My interview with ILM was a bit strange because I wasn't actually there to do it in person. I was in Tennessee at the time, which is a bit far from San Francisco. So, they decided to have a phone interview with me.
The interview started with everyone introducing themselves to me, at which point I realized I was in a conference call with anywhere from four to seven people. It's kind of a blur now, but from what I remember the group consisted of a couple of the recruiters, the associate animation supervisor for Transformers 2, the animation supervisor, possibly a producer for the film (can't remember for sure), and Shawn Kelly who was nice enough to be there for moral support. Fortunately, they couldn't see my hands shaking or how I was pacing around the room.
Once the formalities were over, the real interview began. They started by asking about my workflow and how I approach shots. They were especially interested in whether I used video reference and how I plan my animation. Letting them know that I use video reference when starting nearly every shot I do definitely put me on their good side... just a little tip.
The next batch of questions focused on what types of animation I was comfortable with, where I felt I could use improvement, and what types of animation I hoped to do in my career. I was honest with them about areas that I felt I was less confident in without making myself seem inept. I also stressed to them how excited I was about animation, and that I had a huge drive to want to tackle those areas of inexperience. I told them that, at the time, I was more versed in body mechanics than I was with facial performances. They asked me which I would choose if I was given the opportunity to animate either a body mechanics focused shot or a mostly facial performance acting shot. I told them that on a movie like Transformers I was of course hoping to animate some crazy action scenes, but at this point in my career, I would choose the acting shot because it had the most potential to improve my skill set as an animator. I think that was the right answer.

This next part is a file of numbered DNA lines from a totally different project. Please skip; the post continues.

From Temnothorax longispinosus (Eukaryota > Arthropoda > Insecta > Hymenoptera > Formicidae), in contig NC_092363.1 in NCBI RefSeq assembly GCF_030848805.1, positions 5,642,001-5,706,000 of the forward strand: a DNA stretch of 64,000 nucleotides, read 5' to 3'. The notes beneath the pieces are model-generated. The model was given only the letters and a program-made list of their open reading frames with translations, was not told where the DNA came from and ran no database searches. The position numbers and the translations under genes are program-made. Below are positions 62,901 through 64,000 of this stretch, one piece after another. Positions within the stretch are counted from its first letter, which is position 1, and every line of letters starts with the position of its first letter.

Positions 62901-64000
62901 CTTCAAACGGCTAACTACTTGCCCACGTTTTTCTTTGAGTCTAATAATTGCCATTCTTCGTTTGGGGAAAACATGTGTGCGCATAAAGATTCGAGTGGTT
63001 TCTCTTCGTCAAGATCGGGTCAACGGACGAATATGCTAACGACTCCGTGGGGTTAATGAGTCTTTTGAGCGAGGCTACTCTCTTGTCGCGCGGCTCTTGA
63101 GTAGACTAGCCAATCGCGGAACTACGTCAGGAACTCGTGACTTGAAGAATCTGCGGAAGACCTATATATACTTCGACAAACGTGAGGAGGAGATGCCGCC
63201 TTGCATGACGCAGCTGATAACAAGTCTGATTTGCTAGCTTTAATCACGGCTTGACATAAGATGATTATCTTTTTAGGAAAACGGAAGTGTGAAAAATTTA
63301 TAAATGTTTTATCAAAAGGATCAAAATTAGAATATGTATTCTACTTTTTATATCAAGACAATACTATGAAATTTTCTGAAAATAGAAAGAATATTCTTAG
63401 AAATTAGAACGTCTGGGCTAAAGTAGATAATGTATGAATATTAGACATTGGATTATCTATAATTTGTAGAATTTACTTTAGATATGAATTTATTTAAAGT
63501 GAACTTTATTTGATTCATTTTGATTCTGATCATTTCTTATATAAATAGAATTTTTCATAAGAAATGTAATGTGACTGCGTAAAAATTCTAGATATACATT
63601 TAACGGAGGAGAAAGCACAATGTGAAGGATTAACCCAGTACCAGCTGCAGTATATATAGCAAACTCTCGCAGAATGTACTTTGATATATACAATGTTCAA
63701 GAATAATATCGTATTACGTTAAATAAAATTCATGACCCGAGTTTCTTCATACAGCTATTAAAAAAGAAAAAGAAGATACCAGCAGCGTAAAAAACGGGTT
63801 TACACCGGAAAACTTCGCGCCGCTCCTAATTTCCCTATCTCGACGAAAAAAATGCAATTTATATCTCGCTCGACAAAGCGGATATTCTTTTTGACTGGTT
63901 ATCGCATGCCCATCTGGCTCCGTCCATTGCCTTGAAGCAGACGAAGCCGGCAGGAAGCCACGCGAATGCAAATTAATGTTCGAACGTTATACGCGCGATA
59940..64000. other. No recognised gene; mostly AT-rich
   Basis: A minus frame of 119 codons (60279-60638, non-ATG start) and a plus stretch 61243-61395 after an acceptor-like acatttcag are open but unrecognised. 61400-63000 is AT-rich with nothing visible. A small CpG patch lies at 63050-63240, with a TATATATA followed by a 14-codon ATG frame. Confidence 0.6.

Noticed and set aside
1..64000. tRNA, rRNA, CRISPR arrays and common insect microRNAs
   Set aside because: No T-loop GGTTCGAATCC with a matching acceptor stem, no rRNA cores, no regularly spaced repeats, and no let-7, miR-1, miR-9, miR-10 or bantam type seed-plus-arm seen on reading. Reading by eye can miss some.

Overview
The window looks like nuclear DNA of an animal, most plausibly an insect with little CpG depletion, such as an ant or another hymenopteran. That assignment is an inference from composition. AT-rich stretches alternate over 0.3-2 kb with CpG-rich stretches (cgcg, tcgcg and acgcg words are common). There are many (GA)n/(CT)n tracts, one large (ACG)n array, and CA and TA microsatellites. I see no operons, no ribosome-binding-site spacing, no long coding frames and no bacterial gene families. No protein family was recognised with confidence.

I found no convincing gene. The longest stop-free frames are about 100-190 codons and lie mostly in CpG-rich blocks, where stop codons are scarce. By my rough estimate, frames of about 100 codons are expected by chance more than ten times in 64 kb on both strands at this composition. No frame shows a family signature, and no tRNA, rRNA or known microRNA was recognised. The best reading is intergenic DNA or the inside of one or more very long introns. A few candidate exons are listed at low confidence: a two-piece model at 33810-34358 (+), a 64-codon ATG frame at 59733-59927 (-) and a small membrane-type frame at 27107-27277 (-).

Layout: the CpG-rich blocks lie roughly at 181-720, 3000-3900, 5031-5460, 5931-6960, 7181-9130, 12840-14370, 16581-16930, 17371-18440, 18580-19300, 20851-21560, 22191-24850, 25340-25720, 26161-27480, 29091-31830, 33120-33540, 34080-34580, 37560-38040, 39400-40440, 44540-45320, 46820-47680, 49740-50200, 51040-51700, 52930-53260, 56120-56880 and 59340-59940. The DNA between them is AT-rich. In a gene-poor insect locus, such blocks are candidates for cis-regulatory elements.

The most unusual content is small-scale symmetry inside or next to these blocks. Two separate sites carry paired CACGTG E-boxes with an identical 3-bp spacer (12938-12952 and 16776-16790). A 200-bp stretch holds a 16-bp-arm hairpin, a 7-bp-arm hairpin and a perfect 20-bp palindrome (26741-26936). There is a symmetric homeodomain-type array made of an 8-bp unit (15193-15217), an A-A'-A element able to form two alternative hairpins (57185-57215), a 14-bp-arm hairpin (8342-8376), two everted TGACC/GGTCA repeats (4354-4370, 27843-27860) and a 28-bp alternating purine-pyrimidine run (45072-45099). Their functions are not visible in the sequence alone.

I made it very clear that I wanted to learn as much as I could about all areas of animation and had no desire to be typecast into only the things I was already comfortable with. They asked me if I was interested in "hard surface" animation, to which I replied "umm.... what?" So, after laughing at me and being reminded of just how green I really was, they explained that it meant things like cars, planes, boats, etc. Fortunately, most companies that hire recent graduates are aware that you don't have years of experience under your belt, and a lot of what they are looking for is potential and drive. I definitely wanted to sell myself to them in the interview, but I was also very careful to be honest and not make any claims I couldn't back up. Besides, if I tried to misrepresent my skill set and was hired, it could only end in failure if my work didn't live up to the hype. Basically what I'm saying is, don't try it. I've heard stories of guys that have, and it usually doesn't end well.
Next, they asked if I was excited about Transformers 2. I proceeded to go mega-geek on them and explain the toy collection of my youth and my enjoyment of Leonard Nimoy's voice performance as Galvatron in the 80's Transformers movie. Shawn Kelly was actually the person who told me to not be afraid of being enthusiastic. He said that dorking out over a project was actually preferred, and that nothing was worse than an interviewee who seems uninterested. So I let loose with some enthusiasm, and fortunately he had given me good advice. So listen up when the man writes a blog post... it may get you a job.
After that they let me ask any questions I had. I was too afraid of asking something stupid, so I declined. They uttered the greatest string of syllables that I had ever heard in my 26 years of living: "Can you start on Monday?"